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Schooled by Gordon Korman
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Schooled

by Gordon Korman

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1,734844,081 (3.91)39
  1. 30
    Stargirl by Jerry Spinelli (andtara)
    andtara: Very similar plots, but Stargirl is a female protagonist.
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Capricorn has been raised on a commune, by his grandmother, Rain. He has no experience in the “real world”, but when Rain is injured and needs time to heal, Cap is taken in by a social worker and has to go to the local middle school. Cap, the new kid, is nothing like anyone’s ever seen before… this weird hippie kid, who doesn’t understand the first thing about middle school or kids his own age. Because of this, he’s an easy target to pick on.

This was really good. Meant for a younger audience, it’s pretty simple and quick to read, but a good story. I have mixed feelings about the end of the book, but overall, I really enjoyed it. ( )
  LibraryCin | Apr 2, 2017 |
Summary
Capricorn Anderson has lived with and been homeschooled by his grandmother his entire life. When his grandmother is injured and must be hospitalized for a couple months, Capricorn is shoved into a foreign world called middle school. Unbeknownst to him, he quickly becomes a target of the school’s most popular student and #1 bully, Zach Powers. Cap is constantly met with new challenges and experiences, all the while wishing he was back on the farm with his grandma.

Personal Response
Korman works early to paint a picture of how out of place Capricorn is in his new environment. He adds a humorous twist in the way Cap takes everything literally and is unphased by attempts to make him look bad. By switching narrators with each new chapter, we get multiple views of the story’s progression.

Curriculum Connection
This story would serve as a great lead-in to a lesson on tolerance. Students could also do a writing piece on what it would be like to live in a commune like the one Capricorn grew up in, imagining life without many of our modern conveniences. ( )
  smoel14 | Mar 8, 2017 |
Capricorn Anderson was raised and homeschooled on a commune with one other person: his grandmother, Rain, a leftover hippie from the 60's. After Rain fell and broke her hip and had to go to rehab, Cap was placed in foster care with a social worker who had also lived in this commune when she was a child. This book traces Cap's experience as he goes to a real middle school for the first time, eats a school lunch for the first time, watches TV for the first time, and tries to understand the various interactions of teenagers. This is an extremely engaging book. Each chapter is told from the point of view of a different character in the book--Cap, the school "nerd", the school bully, popular girls, the social worker, and the social worker's 16 year old daughter. This book makes the students think about how they judge their peers, what they value and how their actions affect others. This is a great read aloud and springboard for discussion! I recommend it for grade 5. ( )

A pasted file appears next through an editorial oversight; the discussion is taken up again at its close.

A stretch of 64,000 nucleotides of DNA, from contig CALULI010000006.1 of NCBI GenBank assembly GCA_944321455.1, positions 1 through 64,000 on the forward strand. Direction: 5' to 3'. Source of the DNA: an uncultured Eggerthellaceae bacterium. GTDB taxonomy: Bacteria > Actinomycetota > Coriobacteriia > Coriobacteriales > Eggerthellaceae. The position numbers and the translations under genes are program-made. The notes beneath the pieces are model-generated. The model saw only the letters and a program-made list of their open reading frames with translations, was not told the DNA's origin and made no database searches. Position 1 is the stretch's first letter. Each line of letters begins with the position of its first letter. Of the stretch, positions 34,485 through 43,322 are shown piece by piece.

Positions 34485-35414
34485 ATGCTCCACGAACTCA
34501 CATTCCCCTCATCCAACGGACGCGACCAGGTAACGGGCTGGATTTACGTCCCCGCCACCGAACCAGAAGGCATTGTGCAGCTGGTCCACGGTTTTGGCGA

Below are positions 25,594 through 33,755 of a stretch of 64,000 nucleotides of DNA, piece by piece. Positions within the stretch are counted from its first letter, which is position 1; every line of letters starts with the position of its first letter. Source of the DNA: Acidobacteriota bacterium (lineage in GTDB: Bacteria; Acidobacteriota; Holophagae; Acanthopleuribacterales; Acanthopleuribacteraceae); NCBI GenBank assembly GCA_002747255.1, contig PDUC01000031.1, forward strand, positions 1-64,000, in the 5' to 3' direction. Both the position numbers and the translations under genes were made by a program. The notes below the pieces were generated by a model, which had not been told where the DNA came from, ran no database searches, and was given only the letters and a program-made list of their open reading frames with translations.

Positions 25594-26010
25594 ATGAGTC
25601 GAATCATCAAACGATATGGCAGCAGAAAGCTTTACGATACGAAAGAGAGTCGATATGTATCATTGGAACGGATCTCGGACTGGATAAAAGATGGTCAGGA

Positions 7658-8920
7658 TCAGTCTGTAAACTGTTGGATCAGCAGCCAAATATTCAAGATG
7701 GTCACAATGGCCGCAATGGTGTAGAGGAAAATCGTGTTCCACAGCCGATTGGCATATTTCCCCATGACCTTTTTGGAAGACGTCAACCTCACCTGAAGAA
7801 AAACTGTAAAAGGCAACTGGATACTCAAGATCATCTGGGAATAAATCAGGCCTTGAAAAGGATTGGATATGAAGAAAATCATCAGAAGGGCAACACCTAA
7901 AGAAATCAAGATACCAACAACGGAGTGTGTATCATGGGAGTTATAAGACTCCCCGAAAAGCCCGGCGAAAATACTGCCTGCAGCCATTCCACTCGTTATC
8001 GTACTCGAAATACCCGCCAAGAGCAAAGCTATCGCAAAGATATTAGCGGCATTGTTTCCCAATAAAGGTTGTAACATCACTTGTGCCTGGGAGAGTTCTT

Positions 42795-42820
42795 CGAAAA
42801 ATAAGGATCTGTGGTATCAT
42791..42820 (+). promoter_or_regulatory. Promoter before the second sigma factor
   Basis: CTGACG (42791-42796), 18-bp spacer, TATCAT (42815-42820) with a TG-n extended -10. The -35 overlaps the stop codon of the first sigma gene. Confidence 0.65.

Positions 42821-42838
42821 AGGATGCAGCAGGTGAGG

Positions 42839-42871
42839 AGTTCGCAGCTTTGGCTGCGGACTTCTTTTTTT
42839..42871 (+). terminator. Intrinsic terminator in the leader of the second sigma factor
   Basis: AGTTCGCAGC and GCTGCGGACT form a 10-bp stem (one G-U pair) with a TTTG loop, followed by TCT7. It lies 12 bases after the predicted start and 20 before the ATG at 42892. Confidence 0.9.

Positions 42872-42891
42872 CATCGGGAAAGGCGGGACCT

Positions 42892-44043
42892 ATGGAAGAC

RLeiphart | Feb 7, 2017 |
I love this book! It shows how being different can be difficult but also how it can change those around you. Capricorn, or Cap, is 13 years old and suddenly finds himself in public school after his hippy grandmother is injured. As in any middle school, there is struggle to fit in, find yourself, bullies, and friendship.
  Jennifer LeGault | Dec 3, 2016 |
I loved it! It was really funny. It was about a boy who was raised like a hippy/was home schooled and then had to go to school. He misunderstood everything. It kind of showed how the world to day is way different than hoe it could've been. ( )
  Brinlie.Jill.Searle | Nov 22, 2016 |
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For my Aunt Shirley
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I was thirteen the first time I saw a police officer up close.
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(Click to show. Warning: May contain spoilers.)
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Book description
After his hippie grandmother ends up in the hospital, Cap Anderson is forced to leave the commune where he is homeschooled and attend Claverage Middle School, where his odd looks and behavior make him the target of bullies.
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Homeschooled by his hippie grandmother, Capricorn (Cap) Anderson has never watched television, tasted a pizza, or even heard of a wedgie. But when his grandmother lands in the hospital, Cap is forced to move in with a guidance counselor and attend the local middle school. While Cap knows a lot about tie-dyeing and Zen Buddhism, no education could prepare him for the politics of public school.… (more)

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